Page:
Heading Into His 16th Start, Is Campbell Feeling 'It'?
John Riggins was asked if Joe Theismann had "It."[an error occurred while processing this directive]
"That thing, whatever you call it -- oh yeah, he had it," Riggins said.
How did you know?
"How did I know? Hell, I'm still taking orders from Theismann," he said. "You get around him for a couple of hours, you still think you're in the middle of the huddle."
Does Jason Campbell have "It"?
"Jason is still a young guy and he's still a bit timid," Riggins said. "Now, is it a personality trait that he's a little meek and mild? I don't know. But at some point, you have to have a little larceny in your heart."
"It" belongs to a player carrying a certain gravitas or heft -- a personality and demeanor that others feel more than they see or hear. "It," basically, is the presence one needs to lead others to victory upon victory in the NFL.
Ability. A flat-out gun of an arm. Statistics. None of that counts. Instead, this is unquantifiable, an intangible just oozing command and control. It's an aura, often conveyed in a player's mannerisms or gait. And it makes every teammate intuitively know, "The starting quarterback just walked into the locker room."
Greatness is not a prerequisite, either. Most of Trent Dilfer's teammates in Seattle knew the Baltimore Ravens won the Super Bowl in 2001 almost in spite of him. But Dilfer had a walk about him. He came stomping into a room barrel-chested, in a big leather jacket. He had a certain manliness, a clear and defined presence.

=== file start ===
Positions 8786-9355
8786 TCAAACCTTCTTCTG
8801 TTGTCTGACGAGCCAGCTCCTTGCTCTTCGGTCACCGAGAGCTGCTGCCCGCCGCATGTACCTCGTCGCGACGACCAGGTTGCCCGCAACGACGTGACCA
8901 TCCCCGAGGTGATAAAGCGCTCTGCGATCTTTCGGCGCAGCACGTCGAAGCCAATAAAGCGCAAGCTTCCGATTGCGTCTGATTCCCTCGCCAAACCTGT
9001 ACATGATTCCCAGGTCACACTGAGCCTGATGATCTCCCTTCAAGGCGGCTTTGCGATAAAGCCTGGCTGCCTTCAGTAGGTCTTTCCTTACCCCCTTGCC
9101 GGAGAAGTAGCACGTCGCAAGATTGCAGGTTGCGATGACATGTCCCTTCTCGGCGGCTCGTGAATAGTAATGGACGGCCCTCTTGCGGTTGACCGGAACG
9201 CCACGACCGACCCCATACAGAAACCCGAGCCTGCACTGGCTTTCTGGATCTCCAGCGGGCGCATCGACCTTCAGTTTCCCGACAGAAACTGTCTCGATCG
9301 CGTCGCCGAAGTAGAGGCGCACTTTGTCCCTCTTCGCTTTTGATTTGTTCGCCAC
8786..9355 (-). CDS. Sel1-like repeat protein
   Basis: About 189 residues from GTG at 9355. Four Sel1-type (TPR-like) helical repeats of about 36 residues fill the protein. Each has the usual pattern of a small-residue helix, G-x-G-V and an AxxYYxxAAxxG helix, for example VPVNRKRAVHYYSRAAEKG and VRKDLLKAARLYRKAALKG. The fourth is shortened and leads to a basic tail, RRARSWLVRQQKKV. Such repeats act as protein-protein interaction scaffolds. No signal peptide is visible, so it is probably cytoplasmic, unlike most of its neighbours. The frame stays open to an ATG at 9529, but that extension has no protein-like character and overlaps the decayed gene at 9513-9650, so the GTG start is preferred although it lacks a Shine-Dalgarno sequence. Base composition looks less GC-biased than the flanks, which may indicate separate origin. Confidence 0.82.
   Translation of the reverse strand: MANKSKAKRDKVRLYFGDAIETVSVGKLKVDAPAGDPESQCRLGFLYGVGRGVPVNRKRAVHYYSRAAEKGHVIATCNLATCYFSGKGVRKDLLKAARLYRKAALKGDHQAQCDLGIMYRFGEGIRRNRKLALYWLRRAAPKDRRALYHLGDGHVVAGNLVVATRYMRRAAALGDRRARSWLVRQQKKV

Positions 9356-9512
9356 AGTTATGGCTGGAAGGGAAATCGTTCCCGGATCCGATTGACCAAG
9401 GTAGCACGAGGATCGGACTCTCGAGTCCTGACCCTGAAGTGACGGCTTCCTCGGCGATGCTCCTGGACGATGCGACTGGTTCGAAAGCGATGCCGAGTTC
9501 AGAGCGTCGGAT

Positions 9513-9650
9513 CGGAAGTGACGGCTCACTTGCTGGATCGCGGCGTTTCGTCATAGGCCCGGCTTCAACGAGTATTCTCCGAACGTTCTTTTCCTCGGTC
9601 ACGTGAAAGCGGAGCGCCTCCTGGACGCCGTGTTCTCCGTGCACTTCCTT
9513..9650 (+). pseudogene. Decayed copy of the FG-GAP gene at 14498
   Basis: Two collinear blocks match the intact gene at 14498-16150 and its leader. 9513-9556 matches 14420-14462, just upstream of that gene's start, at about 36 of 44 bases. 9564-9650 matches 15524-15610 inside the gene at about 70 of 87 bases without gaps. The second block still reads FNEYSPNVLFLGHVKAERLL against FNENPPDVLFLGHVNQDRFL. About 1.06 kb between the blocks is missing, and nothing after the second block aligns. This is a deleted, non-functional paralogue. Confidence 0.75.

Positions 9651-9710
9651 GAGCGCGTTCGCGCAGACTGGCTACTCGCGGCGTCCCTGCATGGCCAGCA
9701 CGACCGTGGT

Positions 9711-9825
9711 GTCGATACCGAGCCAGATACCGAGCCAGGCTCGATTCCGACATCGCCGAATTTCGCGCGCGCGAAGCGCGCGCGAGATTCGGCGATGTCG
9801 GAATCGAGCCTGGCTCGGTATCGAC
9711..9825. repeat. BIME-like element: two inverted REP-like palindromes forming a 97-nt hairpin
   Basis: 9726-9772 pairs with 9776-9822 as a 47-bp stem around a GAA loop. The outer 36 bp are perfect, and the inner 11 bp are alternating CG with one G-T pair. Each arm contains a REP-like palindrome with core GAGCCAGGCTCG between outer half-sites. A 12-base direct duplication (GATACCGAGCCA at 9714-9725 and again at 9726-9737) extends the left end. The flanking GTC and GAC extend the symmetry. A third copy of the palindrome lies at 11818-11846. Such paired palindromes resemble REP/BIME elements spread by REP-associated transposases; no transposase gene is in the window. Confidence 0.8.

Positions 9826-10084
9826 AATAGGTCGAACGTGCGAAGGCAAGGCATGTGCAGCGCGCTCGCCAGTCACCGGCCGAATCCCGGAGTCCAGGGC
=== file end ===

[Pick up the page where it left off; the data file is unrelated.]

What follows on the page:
We relate this today because one year ago this week, a quiet and reserved youngster from Taylorsville, Miss., took over the Redskins' starting quarterback job from Mark Brunell. With the equivalent of a full season almost under his belt, Campbell strides under center this afternoon at FedEx Field for his 16th game as a starter. His counterpart today and role model in college, Donovan McNabb, used to have "It" and now is in desperate need of recapturing the respect in Philadelphia he once engendered.
Campbell has, at times, been efficient and shown himself to be a playmaker during Washington's uneven 5-3 start. His strong arm has given the Redskins an occasional semblance of a downfield passing game they did not have a year ago. He also has thrown more interceptions (seven) than touchdowns (six), lost four fumbles and remains the only starting NFL quarterback who has not thrown a touchdown pass to one of his wide receivers, though it's not for lack of going long.
"I threw that one to the tunnel, didn't I?" he said in self-deprecation after badly overthrowing Santana Moss in overtime last week. "It's right there, I just need to pull back a little."